AUSTIN (KXAN) — With every hit on the football field, you expect—and hope—athletes get back up. Allen Hardin and his medical team are on the sidelines for every Longhorn game to make sure that happens.

So, when Hardin watched Buffalo Bills’ Damar Hamlin collapse during Monday night’s game, it, of course, brought concern and fear.

“It’s surreal to watch, knowing that that’s an environment that my staff and I are in times that we have prepared to manage,” Hardin said.

He thanks God that in his roughly 26 years at UT, and 10 as chief medical officer of Texas athletics, he hasn’t had to respond to a sudden cardiac arrest on the football field—although he said they are prepared to do so.

“An episode like this, I think reinforces the significance of having medical professionals involved in all these activities. And we take that for granted. But it certainly does bring that top of mind,” he said.

Hardin said they’ve got about 10 medical personnel on the field at every home game—a big increase over the years.

“The number of medical professionals on the field not just in football… in other sports and other venues has increased dramatically, probably doubled or tripled in the time that I’ve been at UT,” he said.

He said they’ve each got their own role on the sidelines to make sure everyone gets up after a play.

“We do have an independent medical observer that’s in the press box that can call down if he or she were to see something that they thought maybe we missed,” Hardin said.

Hardin said they also practice their emergency action plan for practices and games at least once a year for each venue.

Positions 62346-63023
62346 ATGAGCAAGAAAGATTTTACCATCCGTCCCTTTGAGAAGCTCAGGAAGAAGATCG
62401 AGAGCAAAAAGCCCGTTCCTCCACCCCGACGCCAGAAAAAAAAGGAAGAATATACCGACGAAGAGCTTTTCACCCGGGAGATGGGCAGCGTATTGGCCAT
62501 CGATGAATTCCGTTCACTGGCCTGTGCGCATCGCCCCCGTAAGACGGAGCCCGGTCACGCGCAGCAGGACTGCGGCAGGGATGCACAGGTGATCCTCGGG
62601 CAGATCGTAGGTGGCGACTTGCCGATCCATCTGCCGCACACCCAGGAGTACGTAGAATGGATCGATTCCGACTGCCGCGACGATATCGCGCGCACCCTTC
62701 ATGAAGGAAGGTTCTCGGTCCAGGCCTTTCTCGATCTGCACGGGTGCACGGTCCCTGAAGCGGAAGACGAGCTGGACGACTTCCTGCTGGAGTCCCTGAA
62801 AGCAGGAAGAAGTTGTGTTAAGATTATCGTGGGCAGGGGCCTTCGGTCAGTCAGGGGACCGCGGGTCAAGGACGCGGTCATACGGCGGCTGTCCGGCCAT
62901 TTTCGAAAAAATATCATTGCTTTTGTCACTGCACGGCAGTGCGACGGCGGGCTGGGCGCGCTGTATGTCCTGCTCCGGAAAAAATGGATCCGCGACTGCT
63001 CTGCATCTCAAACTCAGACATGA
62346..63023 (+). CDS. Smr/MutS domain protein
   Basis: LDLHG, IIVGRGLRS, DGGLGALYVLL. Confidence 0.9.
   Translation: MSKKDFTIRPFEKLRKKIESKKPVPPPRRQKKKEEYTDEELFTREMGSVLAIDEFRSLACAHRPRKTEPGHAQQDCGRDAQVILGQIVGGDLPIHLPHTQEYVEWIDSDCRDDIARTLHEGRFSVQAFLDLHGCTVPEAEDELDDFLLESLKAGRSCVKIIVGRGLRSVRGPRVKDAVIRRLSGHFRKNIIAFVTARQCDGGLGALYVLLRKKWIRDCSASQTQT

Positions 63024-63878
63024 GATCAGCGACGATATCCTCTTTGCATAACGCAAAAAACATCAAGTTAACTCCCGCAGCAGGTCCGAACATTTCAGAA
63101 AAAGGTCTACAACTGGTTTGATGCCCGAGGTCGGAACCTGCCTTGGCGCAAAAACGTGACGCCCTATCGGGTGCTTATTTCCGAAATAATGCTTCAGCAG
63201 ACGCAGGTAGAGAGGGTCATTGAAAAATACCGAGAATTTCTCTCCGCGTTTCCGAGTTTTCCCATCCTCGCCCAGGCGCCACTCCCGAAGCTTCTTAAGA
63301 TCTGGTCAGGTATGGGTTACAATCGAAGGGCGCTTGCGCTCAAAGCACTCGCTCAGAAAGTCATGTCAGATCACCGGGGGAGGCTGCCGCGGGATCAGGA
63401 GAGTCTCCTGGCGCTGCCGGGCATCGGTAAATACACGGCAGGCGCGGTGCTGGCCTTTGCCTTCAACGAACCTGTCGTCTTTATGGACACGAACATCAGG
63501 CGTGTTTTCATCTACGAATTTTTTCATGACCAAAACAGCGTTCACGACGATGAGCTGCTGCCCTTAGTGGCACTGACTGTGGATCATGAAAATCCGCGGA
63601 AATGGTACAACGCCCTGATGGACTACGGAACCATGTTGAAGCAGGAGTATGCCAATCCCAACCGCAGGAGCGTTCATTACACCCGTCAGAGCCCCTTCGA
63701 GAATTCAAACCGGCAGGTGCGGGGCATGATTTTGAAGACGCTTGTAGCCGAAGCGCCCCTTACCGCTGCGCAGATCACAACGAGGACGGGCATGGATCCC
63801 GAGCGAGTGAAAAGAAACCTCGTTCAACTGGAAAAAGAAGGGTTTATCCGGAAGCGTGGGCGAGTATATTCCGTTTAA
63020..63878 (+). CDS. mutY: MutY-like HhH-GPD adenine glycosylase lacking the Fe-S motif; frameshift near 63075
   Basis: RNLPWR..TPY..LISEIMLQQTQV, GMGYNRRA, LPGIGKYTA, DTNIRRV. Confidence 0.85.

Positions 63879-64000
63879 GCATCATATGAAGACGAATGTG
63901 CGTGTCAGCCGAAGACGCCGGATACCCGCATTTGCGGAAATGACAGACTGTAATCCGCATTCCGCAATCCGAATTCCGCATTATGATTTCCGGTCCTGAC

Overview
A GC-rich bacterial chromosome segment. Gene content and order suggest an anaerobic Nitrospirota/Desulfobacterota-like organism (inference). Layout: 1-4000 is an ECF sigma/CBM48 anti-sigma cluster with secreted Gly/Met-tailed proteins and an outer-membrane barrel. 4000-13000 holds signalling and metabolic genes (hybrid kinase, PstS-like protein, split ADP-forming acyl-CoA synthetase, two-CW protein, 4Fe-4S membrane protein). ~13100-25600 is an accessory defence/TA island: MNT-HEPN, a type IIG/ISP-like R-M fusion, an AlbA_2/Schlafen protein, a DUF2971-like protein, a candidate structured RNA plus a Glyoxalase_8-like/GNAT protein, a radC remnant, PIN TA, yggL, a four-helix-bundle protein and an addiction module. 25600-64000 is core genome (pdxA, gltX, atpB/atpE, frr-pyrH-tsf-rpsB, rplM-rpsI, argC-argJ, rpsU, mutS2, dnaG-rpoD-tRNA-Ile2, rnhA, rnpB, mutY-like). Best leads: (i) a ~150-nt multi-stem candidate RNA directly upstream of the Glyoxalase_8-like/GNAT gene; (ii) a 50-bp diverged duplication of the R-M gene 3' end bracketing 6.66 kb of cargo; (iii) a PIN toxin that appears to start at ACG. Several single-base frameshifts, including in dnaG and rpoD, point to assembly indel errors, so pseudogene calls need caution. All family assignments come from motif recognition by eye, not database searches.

He said they use some technology to monitor athletic performance.

“Much of that we can use to monitor how kids, how they respond to their training, how much recovery they’ve had,” he explained.

But they don’t have any special devices to monitor athletes’ health, so far.

“There are some in-helmet sensors,” Hardin said. “We’ve found those not to be as reliable as we would anticipate or hope for, mainly because a hit that can impact me in a certain way may not impact you. So, it’s hard to use those sensors as a device to monitor whether or not an individual has a concussion, they may or may not.”

While Hardin and his team keep track of the uniforms on the field, there’s a separate medical team keeping an eye on fans.

That’s where Dr. Ryan McCorkle and his medical team come in.

“They’re standing there kind of scanning the crowd somewhat. But also, anybody in the crowd who’s having, ‘Hey, my friend has passed out, my friend is having chest pain, a friend shorter breath,’ that kind of thing,” said McCorkle, an emergency medicine physician at St. David’s Medical Center.

He also does the same at Austin FC games.

“When you have 100,000 people that are UT game or you know, the 15,000 at Austin FC Game, just the law of large numbers, you’re going to have people who end up having an emergency heart attack, strokes, those kinds of things,” he said.

McCorkle, who did his medical residency with the Buffalo Bills, said paramedics are stationed throughout the station in almost every section.

Hardin said athletes have their own paramedic team on standby.

“Get them either down to one of the aid rooms so that one of the physicians that are working the games can help them, or transport them directly to the hospital in the ambulance if there’s something more serious going on,” McCorkle explained.

He said in the case of cardiac arrest, every minute counts.

“When the brain is not getting blood flow, it’s also not getting oxygen that is carried in that blood. And so, after about 10 or 15 minutes, you start to get permanent, anoxic brain damage,” McCorkle said.

That’s why he encourages everyone to learn CPR, so they can help keep blood pumping until an automated external defibrillator is put on to jump-start the heart.

“This is something that is survivable if it’s done quickly,” he said. “It’s a public service, people should all know how to do effective CPR.”

Extra monitors to make sure it’s all gas, no brakes for the Longhorns.